08_ICA - Unmixing fMRI with Independent Component Analysis...

Info iconThis preview shows pages 1–2. Sign up to view the full content.

View Full Document Right Arrow Icon
IEEE ENGINEERING IN MEDICINE AND BIOLOGY MAGAZINE MARCH/APRIL 2006 79 FUNCTIONAL MAGNETIC RESONANCE IMAGING Unmixing fMRI with Independent Component Analysis Using ICA to Characterize High-Dimensional fMRI Data in a Concise Manner. BY VINCE D. CALHOUN AND TÜLAY ADALI ©DIGITAL STOCK 0739-5175/06/$20.00©2006IEEE hat an antithetical mind!—tenderness, rough- ness—delicacy, coarseness—sentiment, sensual- ity—soaring and groveling, dirt and deity—all mixed up in that one compound of inspired clay! —Lord Byron Independent component analysis (ICA) is a statistical method used to discover hidden factors (sources or features) from a set of measurements or observed data such that the sources are maximally independent. Typically, it assumes a generative model where observations are assumed to be linear mixtures of independent sources, and unlike principal component analy- sis (PCA), which uncorrelates the data, ICA works with high- er-order statistics to achieve independence. An intuitive example of ICA can be given by a scatter-plot of two independent signals s 1 and s 2 . Figure 1(a) shows a plot of the two independent signals ( s 1 , s 2 ) in a scatter plot. Figure 1(b) and (c) shows the projections for PCA and ICA, respectively, for a linear mixture of s 1 and s 2 . PCA finds the orthogonal vectors u 1 , u 2 but does not find independent vectors. In con- trast, ICA is able to find the independent vectors a 1 , a 2 of the linear mixed signals ( s 1 , s 2 ) and is thus able to restore the orig- inal sources. A typical ICA model assumes that the source signals are not observable, are statistically independent, and are non- Gaussian, with an unknown but linear mixing process. Consider an observed M- dimensional random vector denoted by x = ( x 1 ,... x M ) T , which is generated by the ICA model: x = As ,( 1 ) where s = [ s 1 , s 2 s N ] T is an N- dimensional vector whose elements are assumed independent sources and A M × N is an unknown mixing matrix. Typically M > = N , so A is usually of full rank. The goal of ICA is to estimate an unmixing matrix W N × M such that y [defined in (2)] is a good approxima- tion to the true sources: s . y = Wx ( 2 ) ICA is hence an approach to solving the blind source separation problem, which traditionally addresses the solu- tion of the cocktail party problem in which several people are speaking simultaneously in the same room. The prob- lem is to separate the voices of the different speakers by using recordings of several microphones in the room [2]. The basic ICA model for blind source separation is shown in Figure 2. Popular approaches for performing ICA include maximiza- tion of information transfer, which is equivalent to maximum likelihood estimation, maximization of non-Gaussianity, mutual information minimization, and tensorial methods. The most commonly used ICA algorithms are Infomax [3], FastICA [4], and joint approximate diagonalization of eigen- matrices (JADE) [5]. The original Infomax algorithm for blind separation by [3] is better suited to estimation of super- Gaussian sources. To overcome this limitation, techniques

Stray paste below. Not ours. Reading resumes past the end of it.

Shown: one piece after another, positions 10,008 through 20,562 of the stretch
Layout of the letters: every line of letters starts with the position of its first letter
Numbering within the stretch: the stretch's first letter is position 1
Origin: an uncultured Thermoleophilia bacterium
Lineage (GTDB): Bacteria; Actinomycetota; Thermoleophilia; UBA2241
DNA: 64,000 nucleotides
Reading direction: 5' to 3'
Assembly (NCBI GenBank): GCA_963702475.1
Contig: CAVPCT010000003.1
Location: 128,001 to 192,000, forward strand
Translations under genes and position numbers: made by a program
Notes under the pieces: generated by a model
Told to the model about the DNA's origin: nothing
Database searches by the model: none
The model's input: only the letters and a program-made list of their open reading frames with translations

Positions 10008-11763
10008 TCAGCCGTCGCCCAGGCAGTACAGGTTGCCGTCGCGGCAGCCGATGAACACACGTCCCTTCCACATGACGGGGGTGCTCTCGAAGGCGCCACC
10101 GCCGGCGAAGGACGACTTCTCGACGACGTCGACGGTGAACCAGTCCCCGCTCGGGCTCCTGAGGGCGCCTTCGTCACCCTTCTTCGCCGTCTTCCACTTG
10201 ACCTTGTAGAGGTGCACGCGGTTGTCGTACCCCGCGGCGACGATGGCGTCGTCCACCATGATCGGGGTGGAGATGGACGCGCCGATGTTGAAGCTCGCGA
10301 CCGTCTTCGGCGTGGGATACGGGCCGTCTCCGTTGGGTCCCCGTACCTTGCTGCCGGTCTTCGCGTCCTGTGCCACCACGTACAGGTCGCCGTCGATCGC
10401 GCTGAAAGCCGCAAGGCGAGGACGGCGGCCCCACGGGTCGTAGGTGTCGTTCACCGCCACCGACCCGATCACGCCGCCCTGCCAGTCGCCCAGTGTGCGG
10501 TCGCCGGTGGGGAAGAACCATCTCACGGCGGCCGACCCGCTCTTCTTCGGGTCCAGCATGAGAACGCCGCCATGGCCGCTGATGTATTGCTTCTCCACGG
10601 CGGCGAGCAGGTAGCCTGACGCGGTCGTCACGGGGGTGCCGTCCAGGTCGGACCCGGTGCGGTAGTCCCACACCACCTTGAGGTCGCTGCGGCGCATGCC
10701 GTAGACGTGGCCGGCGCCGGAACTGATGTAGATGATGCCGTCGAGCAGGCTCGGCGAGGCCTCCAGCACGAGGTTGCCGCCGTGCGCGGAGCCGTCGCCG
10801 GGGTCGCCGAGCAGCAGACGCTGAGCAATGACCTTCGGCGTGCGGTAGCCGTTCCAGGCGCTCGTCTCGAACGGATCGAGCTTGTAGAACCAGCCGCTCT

Background image of page 1

Info iconThis preview has intentionally blurred sections. Sign up to view the full version.

View Full DocumentRight Arrow Icon
Image of page 2
This is the end of the preview. Sign up to access the rest of the document.

This note was uploaded on 02/10/2010 for the course TBE 2300 taught by Professor Cudeback during the Spring '10 term at Webber.

Page1 / 12

08_ICA - Unmixing fMRI with Independent Component Analysis...

This preview shows document pages 1 - 2. Sign up to view the full document.

View Full Document Right Arrow Icon
Ask a homework question - tutors are online